The news quickly hit the headlines in India. Mr. Abdullah has been regarded as the hope of troubled Jammu and Kashmir state, which for years was ravaged by a rebellion against Indian rule and remains tense today. (See the Monitor’s profile of Abdullah here.)
The scion of Kashmir’s leading political dynasty dismissed the allegations – which were made by a leader of the opposition People’s Democratic Party (PDP) during a speech in the state assembly – as groundless and politically motivated.
“But if I hadn’t taken this decision, I would have carried this thing with me for the rest of my political career,” he said in a telephone interview, adding that he wanted his name cleared while he was out of office so no one could accuse him of using his power as chief minister to influence investigations.
The scandal, which broke in 2006, involves the alleged procurement of underage girls as prostitutes for a number of establishment figures in Srinagar, Indian Kashmir’s capital, including politicians, police officers, and bureaucrats. It sparked several weeks of protests across the Himalayan region.
The case is still under investigation by India’s Central Bureau of Investigation (CBI), which in 2006 arrested two former state ministers and lawmakers but later freed them on bail.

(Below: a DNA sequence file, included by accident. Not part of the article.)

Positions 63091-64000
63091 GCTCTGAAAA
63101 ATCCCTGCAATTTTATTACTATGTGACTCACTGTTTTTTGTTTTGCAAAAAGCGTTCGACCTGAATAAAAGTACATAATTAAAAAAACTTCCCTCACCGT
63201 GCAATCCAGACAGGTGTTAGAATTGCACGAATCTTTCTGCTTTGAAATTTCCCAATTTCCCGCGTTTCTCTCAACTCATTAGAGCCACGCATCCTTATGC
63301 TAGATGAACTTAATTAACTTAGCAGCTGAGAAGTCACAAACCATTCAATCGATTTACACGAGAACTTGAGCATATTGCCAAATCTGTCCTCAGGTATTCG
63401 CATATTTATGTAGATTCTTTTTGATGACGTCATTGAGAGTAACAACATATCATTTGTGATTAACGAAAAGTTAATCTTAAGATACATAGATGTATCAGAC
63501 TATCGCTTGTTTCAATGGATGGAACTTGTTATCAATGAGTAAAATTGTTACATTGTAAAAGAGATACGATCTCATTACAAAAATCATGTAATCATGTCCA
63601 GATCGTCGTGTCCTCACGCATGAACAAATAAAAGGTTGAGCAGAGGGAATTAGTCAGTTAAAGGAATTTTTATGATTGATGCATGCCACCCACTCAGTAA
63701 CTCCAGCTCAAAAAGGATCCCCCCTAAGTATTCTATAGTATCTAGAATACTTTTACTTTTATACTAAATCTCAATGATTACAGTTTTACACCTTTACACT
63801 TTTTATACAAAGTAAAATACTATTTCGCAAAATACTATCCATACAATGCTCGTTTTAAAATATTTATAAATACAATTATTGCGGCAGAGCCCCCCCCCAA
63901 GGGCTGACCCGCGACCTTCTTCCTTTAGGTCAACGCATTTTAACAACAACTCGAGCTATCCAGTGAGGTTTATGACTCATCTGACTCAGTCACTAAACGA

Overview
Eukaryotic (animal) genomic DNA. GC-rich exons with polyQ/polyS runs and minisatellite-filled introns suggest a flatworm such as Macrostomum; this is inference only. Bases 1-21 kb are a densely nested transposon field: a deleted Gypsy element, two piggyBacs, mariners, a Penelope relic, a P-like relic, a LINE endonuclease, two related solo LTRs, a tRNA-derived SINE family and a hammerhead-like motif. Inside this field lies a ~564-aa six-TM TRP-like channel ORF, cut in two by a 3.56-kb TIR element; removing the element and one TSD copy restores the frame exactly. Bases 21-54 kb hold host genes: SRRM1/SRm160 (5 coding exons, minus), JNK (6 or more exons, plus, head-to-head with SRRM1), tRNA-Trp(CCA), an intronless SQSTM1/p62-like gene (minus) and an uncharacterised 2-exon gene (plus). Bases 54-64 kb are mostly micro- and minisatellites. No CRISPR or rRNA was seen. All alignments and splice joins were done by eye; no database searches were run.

PDP leader Muzaffar Baig alleged Tuesday that Abdullah’s name appeared in a list of suspects presented in 2006 by CBI to the court that has been trying the case.
Several Indian newspapers have since quoted senior CBI officials saying that Abdullah’s name is nowhere on the list.
Since Abdullah became the state’s youngest-ever chief minister earlier this year, he has sought to make Kashmir’s authorities more transparent, especially over alleged human rights abuses.
He stumbled in May, when the bodies of two young women were found near a security forces base near Srinagar. Quoting the findings of a forensic report that was later discredited, he said the women had been neither raped nor murdered, triggering weeks of protests.